Suppose you’re concerned that your baby’s skin is too delicate for conventional detergent; try washing one or two baby apparel items with the rest of your family’s laundry.
If your baby’s skin appears to be fine while wearing those items, throw in all her garments.
Try a fragrance- and dye-free detergent if her skin is irritated (especially if red patches mark it) or if she appears uncomfortable or itchy.
If your child is at least a year old, consider double rinsing the items or switching back to baby detergent if the reaction persists.
“Allergies to perfumes in laundry detergents are uncommon, but they do happen,” says the expert.
Read to know more about when can I stop using baby detergent?
When Can I Stop Using Baby Detergent?
You’ll undoubtedly feel like you’re doing laundry more regularly than ever once your baby is born (and you probably are!).
Is it really necessary to do a separate load of washing with a different detergent only for your baby’s little clothes, putting in all that extra effort?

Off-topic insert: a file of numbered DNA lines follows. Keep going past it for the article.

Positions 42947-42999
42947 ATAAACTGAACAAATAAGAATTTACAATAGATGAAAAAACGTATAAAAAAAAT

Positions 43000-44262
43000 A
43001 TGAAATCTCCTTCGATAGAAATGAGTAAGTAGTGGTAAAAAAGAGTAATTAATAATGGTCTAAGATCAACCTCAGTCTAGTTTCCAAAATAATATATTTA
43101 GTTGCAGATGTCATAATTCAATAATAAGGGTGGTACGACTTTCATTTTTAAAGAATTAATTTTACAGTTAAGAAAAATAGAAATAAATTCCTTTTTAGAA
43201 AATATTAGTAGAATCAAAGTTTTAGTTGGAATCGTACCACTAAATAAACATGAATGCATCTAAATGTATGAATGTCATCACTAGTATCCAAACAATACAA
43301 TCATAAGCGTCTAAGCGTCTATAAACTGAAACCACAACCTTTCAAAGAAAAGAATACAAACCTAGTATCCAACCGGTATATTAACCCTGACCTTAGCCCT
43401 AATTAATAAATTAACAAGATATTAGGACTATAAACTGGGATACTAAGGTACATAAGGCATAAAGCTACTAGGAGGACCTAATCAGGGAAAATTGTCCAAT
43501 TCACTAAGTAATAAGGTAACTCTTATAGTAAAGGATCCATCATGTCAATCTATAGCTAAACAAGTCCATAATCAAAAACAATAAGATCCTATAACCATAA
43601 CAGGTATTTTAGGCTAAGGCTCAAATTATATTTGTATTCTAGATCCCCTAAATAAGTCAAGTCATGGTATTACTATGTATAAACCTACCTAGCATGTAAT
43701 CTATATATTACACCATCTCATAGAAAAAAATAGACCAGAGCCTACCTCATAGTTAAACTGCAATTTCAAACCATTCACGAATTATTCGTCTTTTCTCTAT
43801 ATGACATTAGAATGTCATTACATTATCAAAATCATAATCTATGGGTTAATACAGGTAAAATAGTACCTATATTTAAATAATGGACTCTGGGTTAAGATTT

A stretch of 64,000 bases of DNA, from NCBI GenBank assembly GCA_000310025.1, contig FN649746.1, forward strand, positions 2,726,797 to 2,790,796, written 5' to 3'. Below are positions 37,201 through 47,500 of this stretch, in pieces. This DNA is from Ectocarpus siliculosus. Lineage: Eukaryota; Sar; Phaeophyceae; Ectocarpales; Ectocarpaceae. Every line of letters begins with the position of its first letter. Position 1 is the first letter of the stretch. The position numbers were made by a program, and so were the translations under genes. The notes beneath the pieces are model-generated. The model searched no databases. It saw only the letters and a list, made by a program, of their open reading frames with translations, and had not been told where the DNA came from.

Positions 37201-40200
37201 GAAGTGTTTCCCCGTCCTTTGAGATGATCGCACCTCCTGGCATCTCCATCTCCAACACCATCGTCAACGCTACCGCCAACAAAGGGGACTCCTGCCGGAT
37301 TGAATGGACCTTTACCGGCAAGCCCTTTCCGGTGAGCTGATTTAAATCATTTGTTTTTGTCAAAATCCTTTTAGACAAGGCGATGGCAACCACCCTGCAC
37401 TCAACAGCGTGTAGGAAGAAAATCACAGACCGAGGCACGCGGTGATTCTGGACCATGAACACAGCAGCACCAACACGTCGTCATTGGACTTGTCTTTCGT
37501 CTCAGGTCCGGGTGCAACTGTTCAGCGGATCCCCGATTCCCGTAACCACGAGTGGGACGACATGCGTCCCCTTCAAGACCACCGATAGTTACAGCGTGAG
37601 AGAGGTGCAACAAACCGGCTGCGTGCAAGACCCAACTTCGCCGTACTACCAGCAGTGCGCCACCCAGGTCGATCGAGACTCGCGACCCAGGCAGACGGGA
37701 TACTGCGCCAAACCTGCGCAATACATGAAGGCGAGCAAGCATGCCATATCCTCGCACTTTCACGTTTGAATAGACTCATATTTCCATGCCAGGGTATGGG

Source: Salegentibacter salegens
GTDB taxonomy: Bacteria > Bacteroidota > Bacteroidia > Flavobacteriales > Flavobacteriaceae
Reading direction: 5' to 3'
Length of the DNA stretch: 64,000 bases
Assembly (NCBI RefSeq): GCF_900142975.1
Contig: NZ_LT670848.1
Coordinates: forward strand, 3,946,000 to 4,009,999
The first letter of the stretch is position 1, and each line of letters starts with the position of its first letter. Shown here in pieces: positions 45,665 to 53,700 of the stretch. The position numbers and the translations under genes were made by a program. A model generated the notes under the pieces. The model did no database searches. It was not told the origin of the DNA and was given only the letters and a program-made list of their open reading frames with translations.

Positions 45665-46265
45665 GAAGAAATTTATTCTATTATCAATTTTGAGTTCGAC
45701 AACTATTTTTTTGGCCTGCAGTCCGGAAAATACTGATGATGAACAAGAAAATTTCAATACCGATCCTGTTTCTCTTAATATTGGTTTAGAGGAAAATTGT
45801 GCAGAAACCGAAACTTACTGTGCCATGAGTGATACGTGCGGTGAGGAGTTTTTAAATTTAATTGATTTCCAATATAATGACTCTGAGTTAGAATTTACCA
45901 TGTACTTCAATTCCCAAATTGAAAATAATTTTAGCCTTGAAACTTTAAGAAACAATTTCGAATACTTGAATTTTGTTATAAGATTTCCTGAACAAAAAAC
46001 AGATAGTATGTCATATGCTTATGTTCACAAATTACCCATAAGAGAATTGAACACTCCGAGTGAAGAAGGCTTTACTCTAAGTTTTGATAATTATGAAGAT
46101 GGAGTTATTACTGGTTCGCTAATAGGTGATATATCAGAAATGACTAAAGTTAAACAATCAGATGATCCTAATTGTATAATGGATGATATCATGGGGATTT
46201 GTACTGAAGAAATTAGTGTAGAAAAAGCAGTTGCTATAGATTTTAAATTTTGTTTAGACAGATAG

Around your baby’s first birthday, you can switch from baby detergent to ordinary detergent.
You can clean the infant’s garments with a light detergent free of colors and scents before that time to avoid irritating allergic responses.
When you’re ready, make the switch gradually and keep an eye out for redness or rashes.
Continue reading to learn about the distinctions between regular and baby detergent.
1. Why Is It Necessary to Use a Particular Detergent for Baby Clothes?
You want the best for your children and want to make sure they are safe and secure.
Many parents use baby detergent to protect their children from harsh chemicals, colors, and scents that could irritate their sensitive skin or create an allergic reaction.
Chemicals, perfumes, colors, and other ingredients in regular detergents can be too abrasive for a baby’s delicate skin.
Baby detergent is developed to be softer and includes fewer chemicals and other possible irritants than conventional soap because babies’ skin is fragile and sensitive.
Baby detergent is frequently fragrance-free (though some are faintly scented), dye-free, and hypoallergenic, making it less likely that a baby’s diaper will become irritated.
Baby detergents contain a moderate softer formulation on tender baby skin, making them ideal for washing newborn garments, as babies have the most sensitive skin.
2. Is It Okay to Use Ordinary Laundry Detergent on Babies?